The "Every man remembered" sculpture, currently in George Square in Glasgow is striking. And the campaign by the Royal British Legion and the Commonwealth War Graves Commission to commemorate everyone who died in the First World War is admirable. I cannot help reflecting on the women who will also be remembered - there are over 800 women in the CWGC records for the First World War - and the initiative was inspired by a young woman. And I wonder why, today, when women are as likely to serve in the armed forces as men, why "Every One Remembered" could not be the wording that adorns the sculpture. However, I fear that posing the question will be seen as a sign of disrespect alongside those who choose other ways to remember and reflect on war, those who wear white poppies and those who call for peace in our time.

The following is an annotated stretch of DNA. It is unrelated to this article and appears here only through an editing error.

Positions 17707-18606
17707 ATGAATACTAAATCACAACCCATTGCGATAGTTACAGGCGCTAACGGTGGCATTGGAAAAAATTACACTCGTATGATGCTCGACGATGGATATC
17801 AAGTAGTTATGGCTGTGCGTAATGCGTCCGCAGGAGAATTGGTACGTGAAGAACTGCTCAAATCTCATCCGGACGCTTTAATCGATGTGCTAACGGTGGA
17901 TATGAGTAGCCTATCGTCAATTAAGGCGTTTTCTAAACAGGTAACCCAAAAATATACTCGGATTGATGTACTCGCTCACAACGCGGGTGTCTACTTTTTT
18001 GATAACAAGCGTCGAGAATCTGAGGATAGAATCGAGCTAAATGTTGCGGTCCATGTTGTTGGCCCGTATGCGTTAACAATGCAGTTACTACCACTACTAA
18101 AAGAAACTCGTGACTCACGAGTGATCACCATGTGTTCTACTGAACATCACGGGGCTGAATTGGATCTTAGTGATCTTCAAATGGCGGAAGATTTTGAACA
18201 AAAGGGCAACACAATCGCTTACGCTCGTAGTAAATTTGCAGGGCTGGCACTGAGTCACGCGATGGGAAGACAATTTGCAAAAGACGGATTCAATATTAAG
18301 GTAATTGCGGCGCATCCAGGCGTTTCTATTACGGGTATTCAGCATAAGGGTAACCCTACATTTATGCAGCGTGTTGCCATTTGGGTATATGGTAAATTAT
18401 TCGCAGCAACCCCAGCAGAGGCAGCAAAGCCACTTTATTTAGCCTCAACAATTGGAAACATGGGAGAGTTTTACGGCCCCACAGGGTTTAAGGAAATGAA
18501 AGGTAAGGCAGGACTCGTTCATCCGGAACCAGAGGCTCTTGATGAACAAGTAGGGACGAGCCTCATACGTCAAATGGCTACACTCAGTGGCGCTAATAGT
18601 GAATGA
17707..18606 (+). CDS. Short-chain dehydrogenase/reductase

In a world that is heaving with gender injustice, where misogyny is taking centre stage in US politics, it saddens me that the UK could not have been a little more sensitive.
I will remember the men and the women, military and civilian, of the past and the present whose service to their country has cost them and their loved ones dearly.
Every One Remembered.